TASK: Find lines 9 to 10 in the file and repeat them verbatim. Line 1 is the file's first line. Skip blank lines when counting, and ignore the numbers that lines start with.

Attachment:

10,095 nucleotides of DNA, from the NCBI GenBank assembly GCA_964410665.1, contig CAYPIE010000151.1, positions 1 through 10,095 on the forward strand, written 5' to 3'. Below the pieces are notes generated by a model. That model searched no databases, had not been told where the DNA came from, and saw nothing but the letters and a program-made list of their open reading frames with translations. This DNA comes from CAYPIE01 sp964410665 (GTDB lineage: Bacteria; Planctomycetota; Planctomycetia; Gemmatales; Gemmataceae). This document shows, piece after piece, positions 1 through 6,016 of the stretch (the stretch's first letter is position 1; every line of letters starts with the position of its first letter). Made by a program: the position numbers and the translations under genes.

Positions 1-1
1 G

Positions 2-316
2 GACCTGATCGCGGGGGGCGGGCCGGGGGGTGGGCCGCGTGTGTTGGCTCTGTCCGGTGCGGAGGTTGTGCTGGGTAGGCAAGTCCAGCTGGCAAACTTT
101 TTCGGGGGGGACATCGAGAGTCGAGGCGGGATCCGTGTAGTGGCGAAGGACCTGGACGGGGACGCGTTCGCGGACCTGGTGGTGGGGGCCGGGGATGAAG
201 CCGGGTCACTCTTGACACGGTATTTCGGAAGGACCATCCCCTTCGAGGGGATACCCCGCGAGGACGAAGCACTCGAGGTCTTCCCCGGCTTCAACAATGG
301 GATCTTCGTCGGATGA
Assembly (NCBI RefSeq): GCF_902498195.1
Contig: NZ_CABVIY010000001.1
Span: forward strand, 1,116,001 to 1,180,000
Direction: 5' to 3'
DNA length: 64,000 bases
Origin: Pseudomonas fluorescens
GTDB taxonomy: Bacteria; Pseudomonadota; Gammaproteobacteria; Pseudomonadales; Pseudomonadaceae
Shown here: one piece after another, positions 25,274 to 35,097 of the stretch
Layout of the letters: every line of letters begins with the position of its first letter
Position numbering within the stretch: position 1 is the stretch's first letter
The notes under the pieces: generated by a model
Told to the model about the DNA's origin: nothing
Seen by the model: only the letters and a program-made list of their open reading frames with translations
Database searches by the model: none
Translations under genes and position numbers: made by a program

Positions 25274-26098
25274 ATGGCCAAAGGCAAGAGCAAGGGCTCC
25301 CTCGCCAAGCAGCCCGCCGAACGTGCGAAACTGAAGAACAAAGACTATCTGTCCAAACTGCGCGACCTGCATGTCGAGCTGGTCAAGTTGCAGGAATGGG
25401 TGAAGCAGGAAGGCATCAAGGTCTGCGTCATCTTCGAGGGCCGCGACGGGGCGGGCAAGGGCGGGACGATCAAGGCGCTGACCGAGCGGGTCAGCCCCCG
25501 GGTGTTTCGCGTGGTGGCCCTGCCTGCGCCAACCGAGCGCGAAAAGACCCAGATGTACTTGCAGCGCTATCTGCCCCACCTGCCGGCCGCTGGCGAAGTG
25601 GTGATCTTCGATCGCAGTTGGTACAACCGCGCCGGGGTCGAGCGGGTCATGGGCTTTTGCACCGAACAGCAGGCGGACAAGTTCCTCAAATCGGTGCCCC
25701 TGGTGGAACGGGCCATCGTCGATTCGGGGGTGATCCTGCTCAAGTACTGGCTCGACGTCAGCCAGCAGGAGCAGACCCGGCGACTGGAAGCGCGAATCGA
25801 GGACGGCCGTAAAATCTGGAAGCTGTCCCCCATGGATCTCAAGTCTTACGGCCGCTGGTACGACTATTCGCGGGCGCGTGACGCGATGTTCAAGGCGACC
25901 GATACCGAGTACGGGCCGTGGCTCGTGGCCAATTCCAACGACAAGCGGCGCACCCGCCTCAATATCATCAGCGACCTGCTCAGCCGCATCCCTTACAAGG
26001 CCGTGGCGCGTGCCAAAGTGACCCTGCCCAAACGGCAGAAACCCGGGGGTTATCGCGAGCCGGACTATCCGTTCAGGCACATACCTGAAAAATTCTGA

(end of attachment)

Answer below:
Assembly (NCBI RefSeq): GCF_902498195.1
Contig: NZ_CABVIY010000001.1